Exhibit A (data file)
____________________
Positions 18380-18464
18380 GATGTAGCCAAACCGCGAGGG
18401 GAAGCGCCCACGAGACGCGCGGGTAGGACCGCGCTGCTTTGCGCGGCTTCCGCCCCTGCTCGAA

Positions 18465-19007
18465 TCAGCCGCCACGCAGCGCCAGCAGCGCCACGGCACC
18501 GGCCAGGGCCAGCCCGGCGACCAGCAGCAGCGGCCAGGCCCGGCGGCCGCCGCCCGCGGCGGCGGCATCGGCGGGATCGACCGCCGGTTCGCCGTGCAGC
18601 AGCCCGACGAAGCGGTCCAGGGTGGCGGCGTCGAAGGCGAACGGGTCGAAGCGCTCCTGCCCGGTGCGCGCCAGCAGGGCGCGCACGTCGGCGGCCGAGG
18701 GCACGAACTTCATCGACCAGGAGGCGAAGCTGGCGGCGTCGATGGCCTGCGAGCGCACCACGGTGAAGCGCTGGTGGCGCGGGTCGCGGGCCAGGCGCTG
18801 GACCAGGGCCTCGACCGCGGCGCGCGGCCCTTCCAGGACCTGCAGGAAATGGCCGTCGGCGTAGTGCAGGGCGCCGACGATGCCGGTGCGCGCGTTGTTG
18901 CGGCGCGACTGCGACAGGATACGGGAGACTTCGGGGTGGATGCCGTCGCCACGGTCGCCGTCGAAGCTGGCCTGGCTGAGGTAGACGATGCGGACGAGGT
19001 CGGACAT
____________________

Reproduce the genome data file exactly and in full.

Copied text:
Positions 18380-18464
18380 GATGTAGCCAAACCGCGAGGG
18401 GAAGCGCCCACGAGACGCGCGGGTAGGACCGCGCTGCTTTGCGCGGCTTCCGCCCCTGCTCGAA

Positions 18465-19007
18465 TCAGCCGCCACGCAGCGCCAGCAGCGCCACGGCACC
18501 GGCCAGGGCCAGCCCGGCGACCAGCAGCAGCGGCCAGGCCCGGCGGCCGCCGCCCGCGGCGGCGGCATCGGCGGGATCGACCGCCGGTTCGCCGTGCAGC
18601 AGCCCGACGAAGCGGTCCAGGGTGGCGGCGTCGAAGGCGAACGGGTCGAAGCGCTCCTGCCCGGTGCGCGCCAGCAGGGCGCGCACGTCGGCGGCCGAGG
18701 GCACGAACTTCATCGACCAGGAGGCGAAGCTGGCGGCGTCGATGGCCTGCGAGCGCACCACGGTGAAGCGCTGGTGGCGCGGGTCGCGGGCCAGGCGCTG
18801 GACCAGGGCCTCGACCGCGGCGCGCGGCCCTTCCAGGACCTGCAGGAAATGGCCGTCGGCGTAGTGCAGGGCGCCGACGATGCCGGTGCGCGCGTTGTTG
18901 CGGCGCGACTGCGACAGGATACGGGAGACTTCGGGGTGGATGCCGTCGCCACGGTCGCCGTCGAAGCTGGCCTGGCTGAGGTAGACGATGCGGACGAGGT
19001 CGGACAT